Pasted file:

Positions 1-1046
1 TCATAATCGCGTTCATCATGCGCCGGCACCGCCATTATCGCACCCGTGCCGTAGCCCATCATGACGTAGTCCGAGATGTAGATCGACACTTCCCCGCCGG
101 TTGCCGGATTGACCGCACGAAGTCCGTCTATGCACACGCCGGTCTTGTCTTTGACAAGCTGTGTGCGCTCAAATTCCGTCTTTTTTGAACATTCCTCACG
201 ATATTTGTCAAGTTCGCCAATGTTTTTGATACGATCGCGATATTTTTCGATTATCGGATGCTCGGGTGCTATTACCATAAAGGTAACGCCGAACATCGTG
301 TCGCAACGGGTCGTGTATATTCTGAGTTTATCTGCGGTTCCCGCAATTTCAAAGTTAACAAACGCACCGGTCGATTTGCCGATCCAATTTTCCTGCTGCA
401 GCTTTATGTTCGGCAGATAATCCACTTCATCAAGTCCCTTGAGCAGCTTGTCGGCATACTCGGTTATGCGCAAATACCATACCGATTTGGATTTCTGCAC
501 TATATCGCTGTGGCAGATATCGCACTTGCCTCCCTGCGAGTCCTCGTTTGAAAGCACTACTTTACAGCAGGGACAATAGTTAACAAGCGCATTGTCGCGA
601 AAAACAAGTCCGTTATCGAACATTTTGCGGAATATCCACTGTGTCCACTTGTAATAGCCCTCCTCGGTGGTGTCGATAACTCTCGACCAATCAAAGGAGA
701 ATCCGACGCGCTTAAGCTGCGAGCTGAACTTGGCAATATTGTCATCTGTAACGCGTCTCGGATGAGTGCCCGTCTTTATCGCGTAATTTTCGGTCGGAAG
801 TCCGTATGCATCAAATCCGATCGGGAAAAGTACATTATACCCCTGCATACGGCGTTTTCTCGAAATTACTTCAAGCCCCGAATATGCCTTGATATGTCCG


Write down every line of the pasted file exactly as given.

Positions 1-1046
1 TCATAATCGCGTTCATCATGCGCCGGCACCGCCATTATCGCACCCGTGCCGTAGCCCATCATGACGTAGTCCGAGATGTAGATCGACACTTCCCCGCCGG
101 TTGCCGGATTGACCGCACGAAGTCCGTCTATGCACACGCCGGTCTTGTCTTTGACAAGCTGTGTGCGCTCAAATTCCGTCTTTTTTGAACATTCCTCACG
201 ATATTTGTCAAGTTCGCCAATGTTTTTGATACGATCGCGATATTTTTCGATTATCGGATGCTCGGGTGCTATTACCATAAAGGTAACGCCGAACATCGTG
301 TCGCAACGGGTCGTGTATATTCTGAGTTTATCTGCGGTTCCCGCAATTTCAAAGTTAACAAACGCACCGGTCGATTTGCCGATCCAATTTTCCTGCTGCA
401 GCTTTATGTTCGGCAGATAATCCACTTCATCAAGTCCCTTGAGCAGCTTGTCGGCATACTCGGTTATGCGCAAATACCATACCGATTTGGATTTCTGCAC
501 TATATCGCTGTGGCAGATATCGCACTTGCCTCCCTGCGAGTCCTCGTTTGAAAGCACTACTTTACAGCAGGGACAATAGTTAACAAGCGCATTGTCGCGA
601 AAAACAAGTCCGTTATCGAACATTTTGCGGAATATCCACTGTGTCCACTTGTAATAGCCCTCCTCGGTGGTGTCGATAACTCTCGACCAATCAAAGGAGA
701 ATCCGACGCGCTTAAGCTGCGAGCTGAACTTGGCAATATTGTCATCTGTAACGCGTCTCGGATGAGTGCCCGTCTTTATCGCGTAATTTTCGGTCGGAAG
801 TCCGTATGCATCAAATCCGATCGGGAAAAGTACATTATACCCCTGCATACGGCGTTTTCTCGAAATTACTTCAAGCCCCGAATATGCCTTGATATGTCCG